London – A new installation at the Natural History Museum sheds light on how humans perceive colour.
Inspired by Isaac Newton’s 17th-century experiments with prisms, Scottish artist Liz West’s entrancing installation creates illusions that cause visitors to question their visual perception. A combination of glass prisms, light beams and coloured filters disassemble and reassemble white light into the visible colour spectrum.
‘The iridescent patterns and colourings present on the birds, insects and animals in the Natural History Museum collection have inspired the variety and selection of colours in this artwork,’ says West. ‘The science behind the natural processes of colour researched here at the museum has provided the backbone for my work.’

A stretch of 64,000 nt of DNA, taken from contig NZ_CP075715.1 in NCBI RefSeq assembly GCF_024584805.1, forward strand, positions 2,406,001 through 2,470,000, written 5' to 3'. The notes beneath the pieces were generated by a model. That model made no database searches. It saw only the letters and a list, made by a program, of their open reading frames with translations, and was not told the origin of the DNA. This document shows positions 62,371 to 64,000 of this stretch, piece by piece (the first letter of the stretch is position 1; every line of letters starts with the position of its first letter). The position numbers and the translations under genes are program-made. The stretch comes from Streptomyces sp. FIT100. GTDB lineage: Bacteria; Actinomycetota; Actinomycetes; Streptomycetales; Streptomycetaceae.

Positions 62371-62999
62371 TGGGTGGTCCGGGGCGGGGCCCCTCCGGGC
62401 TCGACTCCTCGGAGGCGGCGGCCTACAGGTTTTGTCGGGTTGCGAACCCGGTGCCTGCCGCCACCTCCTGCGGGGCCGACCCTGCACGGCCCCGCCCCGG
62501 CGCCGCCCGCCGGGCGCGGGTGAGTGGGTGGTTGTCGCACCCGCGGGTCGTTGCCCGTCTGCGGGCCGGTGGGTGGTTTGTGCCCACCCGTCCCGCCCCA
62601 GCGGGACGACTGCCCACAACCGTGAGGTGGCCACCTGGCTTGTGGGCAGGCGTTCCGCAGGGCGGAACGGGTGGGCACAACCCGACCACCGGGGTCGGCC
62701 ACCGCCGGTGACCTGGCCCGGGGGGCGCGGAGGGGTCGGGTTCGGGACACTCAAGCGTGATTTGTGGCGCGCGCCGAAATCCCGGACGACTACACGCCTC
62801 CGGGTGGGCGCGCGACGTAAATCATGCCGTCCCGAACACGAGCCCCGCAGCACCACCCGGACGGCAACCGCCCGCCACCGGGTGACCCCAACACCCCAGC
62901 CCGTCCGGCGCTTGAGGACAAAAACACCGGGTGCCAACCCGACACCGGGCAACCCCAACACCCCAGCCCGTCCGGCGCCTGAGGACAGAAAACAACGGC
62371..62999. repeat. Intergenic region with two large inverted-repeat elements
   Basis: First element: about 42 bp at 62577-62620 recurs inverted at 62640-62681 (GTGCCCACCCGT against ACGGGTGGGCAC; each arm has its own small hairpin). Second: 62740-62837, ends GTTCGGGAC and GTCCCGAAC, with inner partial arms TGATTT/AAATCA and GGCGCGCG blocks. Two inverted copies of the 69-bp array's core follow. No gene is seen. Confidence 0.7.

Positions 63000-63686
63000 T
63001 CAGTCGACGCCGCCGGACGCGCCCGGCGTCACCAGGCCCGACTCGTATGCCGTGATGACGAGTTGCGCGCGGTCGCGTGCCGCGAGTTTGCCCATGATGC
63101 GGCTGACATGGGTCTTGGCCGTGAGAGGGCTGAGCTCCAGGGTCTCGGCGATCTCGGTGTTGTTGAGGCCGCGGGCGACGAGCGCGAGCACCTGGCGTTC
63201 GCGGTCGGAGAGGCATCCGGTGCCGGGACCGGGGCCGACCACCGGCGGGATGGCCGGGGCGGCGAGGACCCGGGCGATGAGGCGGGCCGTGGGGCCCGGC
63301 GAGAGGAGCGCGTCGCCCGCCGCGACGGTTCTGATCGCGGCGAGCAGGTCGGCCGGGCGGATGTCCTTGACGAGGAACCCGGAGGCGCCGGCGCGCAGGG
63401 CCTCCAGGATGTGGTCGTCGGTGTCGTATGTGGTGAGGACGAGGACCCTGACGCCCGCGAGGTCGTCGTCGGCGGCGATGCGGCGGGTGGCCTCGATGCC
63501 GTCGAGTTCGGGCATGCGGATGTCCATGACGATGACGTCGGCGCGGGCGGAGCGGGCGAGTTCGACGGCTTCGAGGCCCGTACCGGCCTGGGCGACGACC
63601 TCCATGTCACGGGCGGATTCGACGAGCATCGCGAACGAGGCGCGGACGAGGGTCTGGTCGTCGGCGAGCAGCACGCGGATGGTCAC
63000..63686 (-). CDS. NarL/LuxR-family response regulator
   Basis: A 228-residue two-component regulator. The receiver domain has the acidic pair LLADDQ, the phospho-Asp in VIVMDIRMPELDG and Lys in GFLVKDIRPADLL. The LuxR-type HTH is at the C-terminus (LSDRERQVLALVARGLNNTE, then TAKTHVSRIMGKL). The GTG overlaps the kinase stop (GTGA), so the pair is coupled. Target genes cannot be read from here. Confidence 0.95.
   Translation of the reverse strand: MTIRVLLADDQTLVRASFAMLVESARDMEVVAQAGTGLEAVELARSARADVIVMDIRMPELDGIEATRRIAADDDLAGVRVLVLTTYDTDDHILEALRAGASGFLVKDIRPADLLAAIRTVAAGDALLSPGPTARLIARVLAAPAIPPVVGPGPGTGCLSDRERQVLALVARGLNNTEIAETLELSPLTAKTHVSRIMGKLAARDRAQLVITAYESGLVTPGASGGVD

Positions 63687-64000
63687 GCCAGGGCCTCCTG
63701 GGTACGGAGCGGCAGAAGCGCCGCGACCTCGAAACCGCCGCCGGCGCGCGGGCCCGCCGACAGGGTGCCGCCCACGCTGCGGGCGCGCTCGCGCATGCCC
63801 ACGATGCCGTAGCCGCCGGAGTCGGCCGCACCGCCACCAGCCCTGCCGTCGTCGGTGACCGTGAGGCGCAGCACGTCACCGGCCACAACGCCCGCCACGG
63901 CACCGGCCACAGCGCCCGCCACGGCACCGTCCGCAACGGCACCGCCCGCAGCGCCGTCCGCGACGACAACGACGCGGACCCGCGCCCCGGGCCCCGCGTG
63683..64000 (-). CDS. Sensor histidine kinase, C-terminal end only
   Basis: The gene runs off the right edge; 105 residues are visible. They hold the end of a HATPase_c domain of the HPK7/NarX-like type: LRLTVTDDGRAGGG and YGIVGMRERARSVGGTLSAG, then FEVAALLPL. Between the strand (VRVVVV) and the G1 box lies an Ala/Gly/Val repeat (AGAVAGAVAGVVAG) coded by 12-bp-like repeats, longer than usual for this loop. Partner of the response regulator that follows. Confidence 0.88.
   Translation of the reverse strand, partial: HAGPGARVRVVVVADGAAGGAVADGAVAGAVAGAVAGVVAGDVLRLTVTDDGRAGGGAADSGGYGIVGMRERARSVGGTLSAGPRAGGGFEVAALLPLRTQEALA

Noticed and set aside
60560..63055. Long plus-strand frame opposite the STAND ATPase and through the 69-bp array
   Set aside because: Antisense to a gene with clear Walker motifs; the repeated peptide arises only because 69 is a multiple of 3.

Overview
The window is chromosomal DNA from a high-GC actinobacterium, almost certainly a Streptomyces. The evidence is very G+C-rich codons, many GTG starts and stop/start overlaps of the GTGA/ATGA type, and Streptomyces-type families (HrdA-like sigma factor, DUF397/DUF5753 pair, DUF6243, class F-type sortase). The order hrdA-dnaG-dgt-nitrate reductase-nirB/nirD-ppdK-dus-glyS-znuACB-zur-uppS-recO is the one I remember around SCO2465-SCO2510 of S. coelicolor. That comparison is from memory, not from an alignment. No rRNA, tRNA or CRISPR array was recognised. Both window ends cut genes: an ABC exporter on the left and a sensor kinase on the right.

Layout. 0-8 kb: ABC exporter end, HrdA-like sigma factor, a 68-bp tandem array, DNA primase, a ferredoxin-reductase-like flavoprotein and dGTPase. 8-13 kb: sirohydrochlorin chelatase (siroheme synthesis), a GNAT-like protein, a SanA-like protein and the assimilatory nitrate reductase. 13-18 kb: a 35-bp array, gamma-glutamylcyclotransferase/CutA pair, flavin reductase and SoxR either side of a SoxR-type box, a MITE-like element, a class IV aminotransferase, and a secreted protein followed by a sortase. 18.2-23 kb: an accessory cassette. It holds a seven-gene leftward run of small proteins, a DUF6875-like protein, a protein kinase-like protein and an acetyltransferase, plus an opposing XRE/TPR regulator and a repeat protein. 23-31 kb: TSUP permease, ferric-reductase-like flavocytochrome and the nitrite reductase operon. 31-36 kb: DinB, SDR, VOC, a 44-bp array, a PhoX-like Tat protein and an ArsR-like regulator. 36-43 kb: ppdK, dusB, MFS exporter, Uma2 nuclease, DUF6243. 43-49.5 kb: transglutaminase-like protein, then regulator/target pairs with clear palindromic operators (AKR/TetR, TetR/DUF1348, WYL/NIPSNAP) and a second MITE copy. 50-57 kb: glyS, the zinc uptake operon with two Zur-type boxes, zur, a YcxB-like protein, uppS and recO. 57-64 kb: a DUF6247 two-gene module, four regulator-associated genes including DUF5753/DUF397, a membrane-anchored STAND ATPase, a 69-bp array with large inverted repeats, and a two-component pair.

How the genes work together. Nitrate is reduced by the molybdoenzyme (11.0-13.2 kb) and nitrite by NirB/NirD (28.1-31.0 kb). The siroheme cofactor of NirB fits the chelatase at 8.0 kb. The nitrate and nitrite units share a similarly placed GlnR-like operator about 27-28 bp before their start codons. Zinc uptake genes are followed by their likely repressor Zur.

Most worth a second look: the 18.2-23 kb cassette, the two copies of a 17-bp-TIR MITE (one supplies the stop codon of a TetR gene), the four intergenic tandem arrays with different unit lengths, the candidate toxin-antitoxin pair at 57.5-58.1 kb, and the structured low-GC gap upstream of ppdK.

The Colour and Vision exhibition examines the language of colour in nature and its power to repel, entice and delight. More than 350 rarely seen specimens, from fossils of the first organisms with eyes to birds of paradise, show how naturally occurring colour schemes and patterns have informed art, design and innovation.